In response to the armed conflict and escalating humanitarian crisis in North-east Nigeria that has left over one million girls and boys in need of educational support, Education Cannot Wait (ECW) yesterday announced US$20.1 million in catalytic investment grants to accelerate the response to the protracted crisis.
The initial programme will run for three years, with the goal of leveraging an additional US$98.7 million in co-financing from national and global partners, the private sector and philanthropic foundations to reach over 2.9 million children and youth.
“Education Cannot Wait has been supporting the education in emergencies response in Nigeria since 2018 through the First Emergency Response intervention. During the COVID-19 pandemic, ECW was the first donor to offer support to conflict-affected North-east Nigeria. Once more, ECW is supporting Nigeria in the advancement of education in emergencies through the multi-year resilience programme.
This is highly commendable, and a much appreciated endeavor,” said Dr. Shettima Bukar Kullima, Executive Chairman, Borno State Universal Basic Education Board Nigeria.
Kullima added: “Children and teachers are being targeted in violent attacks. Killings, rape and other forms of sexual violence, abduction and child recruitment are putting girls and boys at extreme risk.
Education is not only every child’s right, but the protection it provides is also all too often life-saving,” said Yasmine Sherif, Director of Education Cannot Wait. “
This new education in emergency response, which delivers across the humanitarian-development-peace nexus, helps sow the seeds of peace and tolerance, while also ensuring girls and boys have access to safe and protective learning environments.
“Nigeria is making progress in addressing the protracted crisis in the North-east of the country, but with limited resources and continued violence, progress has been uneven,” said Sherif. “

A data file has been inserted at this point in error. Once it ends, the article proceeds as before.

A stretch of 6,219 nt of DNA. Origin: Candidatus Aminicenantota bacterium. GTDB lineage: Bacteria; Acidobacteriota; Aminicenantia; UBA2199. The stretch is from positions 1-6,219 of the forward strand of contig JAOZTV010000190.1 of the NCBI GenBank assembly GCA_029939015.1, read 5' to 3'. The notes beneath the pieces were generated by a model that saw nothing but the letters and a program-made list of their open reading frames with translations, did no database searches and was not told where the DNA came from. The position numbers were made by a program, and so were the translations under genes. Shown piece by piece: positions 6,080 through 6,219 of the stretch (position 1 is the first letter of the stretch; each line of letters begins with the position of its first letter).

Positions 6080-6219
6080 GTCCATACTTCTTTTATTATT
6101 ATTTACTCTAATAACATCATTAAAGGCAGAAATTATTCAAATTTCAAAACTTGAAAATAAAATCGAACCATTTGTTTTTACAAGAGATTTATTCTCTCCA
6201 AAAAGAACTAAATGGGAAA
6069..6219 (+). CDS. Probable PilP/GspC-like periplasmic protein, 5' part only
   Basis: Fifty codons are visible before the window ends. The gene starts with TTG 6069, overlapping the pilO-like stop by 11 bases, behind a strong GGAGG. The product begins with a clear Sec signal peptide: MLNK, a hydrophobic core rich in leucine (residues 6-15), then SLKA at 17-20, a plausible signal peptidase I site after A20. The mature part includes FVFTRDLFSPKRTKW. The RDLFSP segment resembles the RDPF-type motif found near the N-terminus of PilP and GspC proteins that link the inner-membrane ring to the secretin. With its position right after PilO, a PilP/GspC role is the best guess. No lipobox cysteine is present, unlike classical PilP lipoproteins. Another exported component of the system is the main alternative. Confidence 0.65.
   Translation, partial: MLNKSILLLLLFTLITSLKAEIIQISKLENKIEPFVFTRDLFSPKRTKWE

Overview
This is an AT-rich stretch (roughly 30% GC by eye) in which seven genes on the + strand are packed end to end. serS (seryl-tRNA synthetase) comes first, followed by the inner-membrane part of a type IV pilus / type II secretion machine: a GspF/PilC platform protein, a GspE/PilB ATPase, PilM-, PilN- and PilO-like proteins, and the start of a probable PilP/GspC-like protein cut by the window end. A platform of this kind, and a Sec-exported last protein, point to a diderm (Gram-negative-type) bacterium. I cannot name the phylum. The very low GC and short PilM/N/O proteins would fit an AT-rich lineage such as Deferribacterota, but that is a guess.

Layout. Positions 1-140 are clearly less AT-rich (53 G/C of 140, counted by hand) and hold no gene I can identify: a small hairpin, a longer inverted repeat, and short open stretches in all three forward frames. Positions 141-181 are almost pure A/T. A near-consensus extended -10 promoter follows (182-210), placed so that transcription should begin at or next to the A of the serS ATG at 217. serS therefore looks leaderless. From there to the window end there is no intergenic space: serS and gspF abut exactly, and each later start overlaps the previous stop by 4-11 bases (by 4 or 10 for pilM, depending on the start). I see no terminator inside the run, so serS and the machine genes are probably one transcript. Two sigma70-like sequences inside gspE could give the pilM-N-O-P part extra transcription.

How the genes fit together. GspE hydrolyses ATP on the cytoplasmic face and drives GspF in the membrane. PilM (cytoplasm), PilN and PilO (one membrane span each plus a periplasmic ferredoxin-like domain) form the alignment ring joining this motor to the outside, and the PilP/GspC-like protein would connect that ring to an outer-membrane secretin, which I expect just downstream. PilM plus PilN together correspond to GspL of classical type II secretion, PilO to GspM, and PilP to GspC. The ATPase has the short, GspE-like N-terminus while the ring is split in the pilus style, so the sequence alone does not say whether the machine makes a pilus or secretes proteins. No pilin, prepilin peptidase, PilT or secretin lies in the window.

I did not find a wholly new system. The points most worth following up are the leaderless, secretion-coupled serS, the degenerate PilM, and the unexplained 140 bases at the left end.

There are still approximately 1 million children, including 583,000 girls, and 18,000 education personnel that are in rapid need of support to either resume or sustain education in North-east Nigeria. I call on public and private sector donors to urgently help close the $98.7 million funding gap for this crucial programme.
There is no time to lose.” The number of children and youth with chronic needs in education remains high across the three states targeted through the Education Cannot Wait investment.
Estimates indicate that nearly 60 per cent of primary school-age children and adolescents are not attending school, with girls disproportionally affected.
Despite a decrease in the number of security incidents targeting education structures since 2017, the risk of violent attacks, abduction, and kidnappings remains a constant threat.
Poverty remains one of the greatest barriers to educational access. Parents simply cannot afford to send their children to school. COVID-19 has made matters even worse.
Classrooms often lack school furniture and water, sanitation and hygiene facilities, teachers are poorly paid, and schools and learning centres often lack high-quality learning materials.
Implementing in partnership with the Government of Nigeria by UNICEF, Save the Children, and a consortium between the Norwegian Refugee Council and Street Child, the overall multi-year resilience programme targets 2.9 million children and adolescents from 2021 to 2023. Half of the targeted beneficiaries are displaced children and youth, while the other half live in host communities that are affected by conflict.
The programme builds on the success of the Education Cannot Wait funded ‘first emergency response’ in North-east Nigeria that reached 290,000 children. Education Cannot Wait seed funding will initiate the implementation of the programme by focusing on reaching girls and boys in the states of Borno, Adamawa and Yobe.
In total, over 482,000 girls and boys will access learning opportunities of whom over 60% are girls and adolescent girls. The programme also targets 48,000 girls and boys in early learning programmes, 380,000 at primary level and some 50,000 at the secondary level, in both formal and non-formal education settings.
Among its various outputs, the programme will build and renovate classrooms and learning spaces, support stipends for teachers and increase continuity by working with local partners to keep children and youth in school.
It will also ensure educators have the training and tools they need to build gender-responsive learning plans, and safe and protective learning environments that respond to the specific needs of girls, children with disabilities and crisis-affected children in need of psychosocial support.